The exhibition promised to: ‘This major exhibition is an ambitious display of masterpieces from the Impressionist era. Featuring over 100 pictures, from collections around the world, Inspiring Impressionism focuses on three key artists: Charles François Daubigny, Claude Monet, and Vincent van Gogh. Through a series of fascinating and surprising juxtapositions, this landmark show highlights the interactions and mutual influence between these three artists.’
Although not strictly anything to do with textiles, I find myself visiting Fine Art exhibitions, because there are more of them and are easy to access, but mainly because of starting off with a Fine Art background myself, I am drawn to looking at things in a drawn or painted way, before bringing in the medium of fabric. This type of exhibition can also inspire, due to the carful use of light and texture throughout. I will not give long descriptions, but rather highlight a few things which I feel relate to my practice….
Daubigny was instrumental in the advent of Impressionism, with Monet, Sisley, Pissarro and Van Gogh among those who drew influence from his work. Yet while the artists he inspired went onto achieve international recognition, Daubigny’s achievements have faded from glory.
In fact, he has never before been the subject of a major international exhibition. Daubigny wished to capture ‘the active life of the countryside’ and would often work en plein air from his river boat, creating bold textural paintings using a palette knife and ‘dabbed on’ colour. These methods would later become characteristic of Impressionist painting.
This exhibition brings together examples of his output with that of the movement’s most prominent artists, revealing the incredible parallels between the two. For example, Daubigny’s Sunset on the Oise is shown alongside Monet’s The Seine at Bougival, Evening, both of which are romantically depicted in streaked, hazy colour.
The first one I would like to highlight, is the ability for three artists the main three which this exhibition focuses on, to paint the same scene, differently.
I will illustrate this:
Above, you see three interpretations of the same scene.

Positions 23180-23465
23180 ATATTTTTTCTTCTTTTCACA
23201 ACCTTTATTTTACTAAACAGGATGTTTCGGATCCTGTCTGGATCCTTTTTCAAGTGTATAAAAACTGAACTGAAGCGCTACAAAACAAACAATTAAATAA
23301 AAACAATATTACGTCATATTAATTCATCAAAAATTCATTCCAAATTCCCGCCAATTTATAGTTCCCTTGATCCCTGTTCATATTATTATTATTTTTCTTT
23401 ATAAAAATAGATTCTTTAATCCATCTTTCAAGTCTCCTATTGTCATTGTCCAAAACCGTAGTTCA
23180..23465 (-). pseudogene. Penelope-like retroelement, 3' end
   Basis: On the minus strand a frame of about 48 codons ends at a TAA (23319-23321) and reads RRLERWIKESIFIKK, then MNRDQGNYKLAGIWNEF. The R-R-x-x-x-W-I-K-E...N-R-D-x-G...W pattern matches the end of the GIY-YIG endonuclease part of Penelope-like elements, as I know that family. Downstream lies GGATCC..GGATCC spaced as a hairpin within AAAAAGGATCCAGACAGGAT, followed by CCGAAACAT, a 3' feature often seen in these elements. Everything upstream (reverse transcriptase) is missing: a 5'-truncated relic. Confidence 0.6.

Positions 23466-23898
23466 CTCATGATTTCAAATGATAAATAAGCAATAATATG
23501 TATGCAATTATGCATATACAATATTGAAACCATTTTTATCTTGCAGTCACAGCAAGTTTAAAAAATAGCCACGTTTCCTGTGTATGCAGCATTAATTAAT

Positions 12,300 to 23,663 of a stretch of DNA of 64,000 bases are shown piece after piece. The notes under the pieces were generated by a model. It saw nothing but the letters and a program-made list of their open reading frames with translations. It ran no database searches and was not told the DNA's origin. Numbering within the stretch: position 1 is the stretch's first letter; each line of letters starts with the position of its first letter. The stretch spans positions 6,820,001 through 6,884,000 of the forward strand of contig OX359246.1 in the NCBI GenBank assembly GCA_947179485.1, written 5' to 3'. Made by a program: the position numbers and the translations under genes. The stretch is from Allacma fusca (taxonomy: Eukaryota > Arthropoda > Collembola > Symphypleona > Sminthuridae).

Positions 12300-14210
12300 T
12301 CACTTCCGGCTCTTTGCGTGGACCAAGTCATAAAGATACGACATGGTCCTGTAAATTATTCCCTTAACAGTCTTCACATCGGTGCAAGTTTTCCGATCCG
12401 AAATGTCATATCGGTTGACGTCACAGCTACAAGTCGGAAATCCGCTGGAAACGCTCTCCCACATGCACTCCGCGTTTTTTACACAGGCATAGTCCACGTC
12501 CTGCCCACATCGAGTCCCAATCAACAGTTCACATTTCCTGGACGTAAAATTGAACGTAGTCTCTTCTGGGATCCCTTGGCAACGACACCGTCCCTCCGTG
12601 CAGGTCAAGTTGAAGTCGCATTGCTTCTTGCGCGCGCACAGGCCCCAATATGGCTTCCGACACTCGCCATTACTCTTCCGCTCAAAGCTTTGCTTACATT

Charles François Daubigny, Fields in the month of June, 1874; Van Gogh and Monet’s interpretations.
Thus you can see how different the three are. Lets take for example Daubigny’s painting. The attention to detail is conveyed here. Note the people in the painting, which are not seen in the other two. The animals and even weather detail and time of day are all seen.
In contrast, look at Monet’s, which lies somewhere in-between detail and abstract. He focuses more on the weather, look at the trees, billowing in the wind. Then look at the poppies and grass, all splayed out as if wind battered. He gives a lovely light to his painting, a slight pink hue to the sky.
Finally lets look at Gogh’s. It is bright and colorful, he looks more to the “feeling” of the place. Maybe the emotion it gives him. He conveys this in large brushstrokes and bright colour. Detail is not as important here.
Why am I so interested in all of this? Because it conveys a lesson that all artists look at things differently. This goes for not just fine art but any discipline. We will all interpret the same thing differently. It shows that details are not always needed, take Gogh’s version, which looks like a zoomed in version of the other two. He looks at the memory of the place, which I really like. It is like a diary entry, a capturing of a moment in time, whereas the other two depict the scene. From this example, I can learn to always convey my own personalization, maybe taking the “detail” out, not everything has to be documented in one piece of work.
What can I take from this exhibition?
- – Always have a personal style.
- – Scenes to not have to be depicted as a whole, but rather the area we want to highlight or like ourselves.
- – Details can be left out and simplified.
- – Emotion can be conveyed in whatever work me create, in an obvious or subtle way, depending on ur style. It may make us produce work which looks less like our own style, or may come through in our colour choices and subject matter.
- – Light is important along with colour and the relation between both. Monet’s colour choices are hopeful and joyful. They give off that feel.
For more on this exhibition, please see my Log Book files or my Printed files for this course, all clearly labelled.